My Writing History, Clan Essays (Articles, News)

This will be an ongoing article.  I plan to edit and add to it.

 

Most Recently

Something I have been planning to do for quite a while is an illustrated work.  Finally ironically that is nearing completion – its a good sign for the planned web-comic.  Little Druid is a children’s picturebook.  Zoe has been busy doing the illustration work. Little Druid is a beautiful book made for kids between the ages of 2 to 5.  It will be of particular interest to pagan households and parents to give a book to their kids that represents their view of the world.  Its something I am really proud of and is such a sweet tale.  Also this year I have been busy with some short stories, ready for publication and tying up various projects begun online.

 

Last Year

Lat year I wrote another novel.  Thanks greatly to NaNoWriMo for helping me push through not just an author’s general desire to procrastinate but also the older baggage I have held onto.  Pushing that aside I have finally finished a second revision of A Site Diary almost complete.  My NaNoWriMo account details the book and while there’s not much up on there at the moment there should be as the book finally starts to shape up.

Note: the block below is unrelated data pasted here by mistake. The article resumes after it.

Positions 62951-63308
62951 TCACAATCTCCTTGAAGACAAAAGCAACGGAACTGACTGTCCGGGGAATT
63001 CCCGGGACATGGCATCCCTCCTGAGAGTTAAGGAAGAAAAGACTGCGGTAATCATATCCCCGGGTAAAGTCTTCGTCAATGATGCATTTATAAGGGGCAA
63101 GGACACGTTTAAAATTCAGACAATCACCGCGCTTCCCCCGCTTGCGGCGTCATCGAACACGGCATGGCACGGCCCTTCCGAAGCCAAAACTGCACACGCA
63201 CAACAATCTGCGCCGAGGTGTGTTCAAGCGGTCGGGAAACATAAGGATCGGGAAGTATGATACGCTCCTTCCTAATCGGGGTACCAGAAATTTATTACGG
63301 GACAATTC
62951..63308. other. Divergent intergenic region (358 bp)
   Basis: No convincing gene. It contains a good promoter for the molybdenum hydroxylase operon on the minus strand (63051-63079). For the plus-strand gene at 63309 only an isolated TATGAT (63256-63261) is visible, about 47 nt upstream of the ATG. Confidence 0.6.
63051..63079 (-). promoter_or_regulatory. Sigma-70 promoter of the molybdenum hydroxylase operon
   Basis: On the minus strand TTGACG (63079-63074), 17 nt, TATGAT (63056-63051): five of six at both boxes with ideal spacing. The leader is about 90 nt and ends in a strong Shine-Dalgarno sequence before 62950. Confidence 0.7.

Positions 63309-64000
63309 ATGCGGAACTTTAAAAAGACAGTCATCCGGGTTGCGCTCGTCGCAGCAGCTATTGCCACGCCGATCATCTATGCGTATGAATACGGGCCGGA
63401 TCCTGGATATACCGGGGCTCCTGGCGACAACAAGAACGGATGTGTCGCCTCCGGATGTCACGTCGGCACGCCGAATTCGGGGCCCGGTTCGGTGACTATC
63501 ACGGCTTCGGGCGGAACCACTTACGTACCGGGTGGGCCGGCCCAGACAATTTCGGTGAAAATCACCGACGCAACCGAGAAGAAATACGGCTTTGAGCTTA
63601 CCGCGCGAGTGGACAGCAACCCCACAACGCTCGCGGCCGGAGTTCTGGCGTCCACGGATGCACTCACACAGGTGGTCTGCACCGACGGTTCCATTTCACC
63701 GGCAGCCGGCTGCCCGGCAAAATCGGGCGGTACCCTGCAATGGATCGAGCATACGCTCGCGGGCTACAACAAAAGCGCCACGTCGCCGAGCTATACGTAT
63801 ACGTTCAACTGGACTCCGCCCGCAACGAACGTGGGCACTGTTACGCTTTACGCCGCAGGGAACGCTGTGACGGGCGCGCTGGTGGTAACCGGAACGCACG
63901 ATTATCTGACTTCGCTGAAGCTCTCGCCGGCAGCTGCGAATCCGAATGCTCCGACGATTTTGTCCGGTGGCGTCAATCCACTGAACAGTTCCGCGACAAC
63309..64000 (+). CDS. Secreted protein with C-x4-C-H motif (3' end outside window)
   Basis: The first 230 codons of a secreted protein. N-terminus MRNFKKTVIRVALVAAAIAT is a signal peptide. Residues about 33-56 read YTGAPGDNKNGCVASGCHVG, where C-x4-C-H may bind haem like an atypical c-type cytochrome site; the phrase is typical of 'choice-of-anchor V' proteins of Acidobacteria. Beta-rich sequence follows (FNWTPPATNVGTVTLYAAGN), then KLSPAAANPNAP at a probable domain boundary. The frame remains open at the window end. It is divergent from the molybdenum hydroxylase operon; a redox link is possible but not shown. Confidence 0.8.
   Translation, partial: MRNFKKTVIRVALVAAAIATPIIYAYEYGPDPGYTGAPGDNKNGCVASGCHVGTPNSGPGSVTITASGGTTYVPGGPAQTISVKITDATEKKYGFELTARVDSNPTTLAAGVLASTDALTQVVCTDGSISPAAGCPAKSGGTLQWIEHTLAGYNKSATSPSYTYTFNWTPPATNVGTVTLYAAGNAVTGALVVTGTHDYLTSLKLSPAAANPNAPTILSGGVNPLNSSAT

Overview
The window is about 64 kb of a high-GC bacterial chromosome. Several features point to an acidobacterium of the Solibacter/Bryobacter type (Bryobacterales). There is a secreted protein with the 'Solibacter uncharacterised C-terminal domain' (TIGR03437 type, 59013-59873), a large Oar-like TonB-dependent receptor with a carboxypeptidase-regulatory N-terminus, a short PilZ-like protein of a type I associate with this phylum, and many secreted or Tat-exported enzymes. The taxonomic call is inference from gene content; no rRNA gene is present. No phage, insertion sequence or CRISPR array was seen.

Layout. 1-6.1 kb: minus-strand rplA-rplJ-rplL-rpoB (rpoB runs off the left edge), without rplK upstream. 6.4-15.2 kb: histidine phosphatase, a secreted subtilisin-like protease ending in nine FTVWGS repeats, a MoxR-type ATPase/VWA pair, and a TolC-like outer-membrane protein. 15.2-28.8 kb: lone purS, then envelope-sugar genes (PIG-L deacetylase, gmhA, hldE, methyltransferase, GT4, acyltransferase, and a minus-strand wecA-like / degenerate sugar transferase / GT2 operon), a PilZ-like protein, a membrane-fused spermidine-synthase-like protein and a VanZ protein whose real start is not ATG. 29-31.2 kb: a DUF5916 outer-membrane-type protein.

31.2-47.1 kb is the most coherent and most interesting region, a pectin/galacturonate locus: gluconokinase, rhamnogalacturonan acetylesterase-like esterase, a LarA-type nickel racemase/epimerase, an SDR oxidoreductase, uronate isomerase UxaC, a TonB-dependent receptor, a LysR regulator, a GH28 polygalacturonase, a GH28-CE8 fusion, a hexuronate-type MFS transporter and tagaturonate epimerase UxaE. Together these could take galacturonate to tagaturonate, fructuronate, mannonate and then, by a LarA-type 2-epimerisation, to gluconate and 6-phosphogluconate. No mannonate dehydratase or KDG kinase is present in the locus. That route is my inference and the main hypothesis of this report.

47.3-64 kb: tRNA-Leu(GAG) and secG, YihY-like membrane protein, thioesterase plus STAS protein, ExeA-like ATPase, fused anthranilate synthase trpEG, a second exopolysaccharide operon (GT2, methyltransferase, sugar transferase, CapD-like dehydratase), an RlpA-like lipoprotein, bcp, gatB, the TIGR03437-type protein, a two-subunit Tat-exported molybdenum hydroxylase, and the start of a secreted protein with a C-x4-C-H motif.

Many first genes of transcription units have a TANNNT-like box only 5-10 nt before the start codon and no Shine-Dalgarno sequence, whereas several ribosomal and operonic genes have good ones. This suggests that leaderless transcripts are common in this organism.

I have been lucky enough to write a number of guest posts – for two blogs this year.  And my good friend Alaksir will be writing a few for this site.  Hopefully when the sites are tidied its something I can ask various people to do if they desire it.

I have already said just what’s been going on in Clan Raven Cub and our other websites but with my most recent episode of In The Brew the documentary style has really intrigued me.  My filmwork, audio and illustration work has moved my ideas from journalism and an interest for my online blogging to focusing more on an article / documentary style.  This is something I plan to keep an eye out on my blogging.

The past year following redundancies and job issues I decided to turn my efforts back to where my first passions and talents lie.  In that light I began a serial story – linked from here – A Redundant Life, which like a lot of my material is behind.  Its something I am really enjoying and had originally been in mind to compile into a story but I will see.  Instead I may just allow it to run and see where it goes.

 

The Blogging Years

The first year of Clan Raven Cub and the other sites was a real push for me and opened me up to more documentary and article style work.  At time of print I have four different blogs running as well as a podcast and a videocast.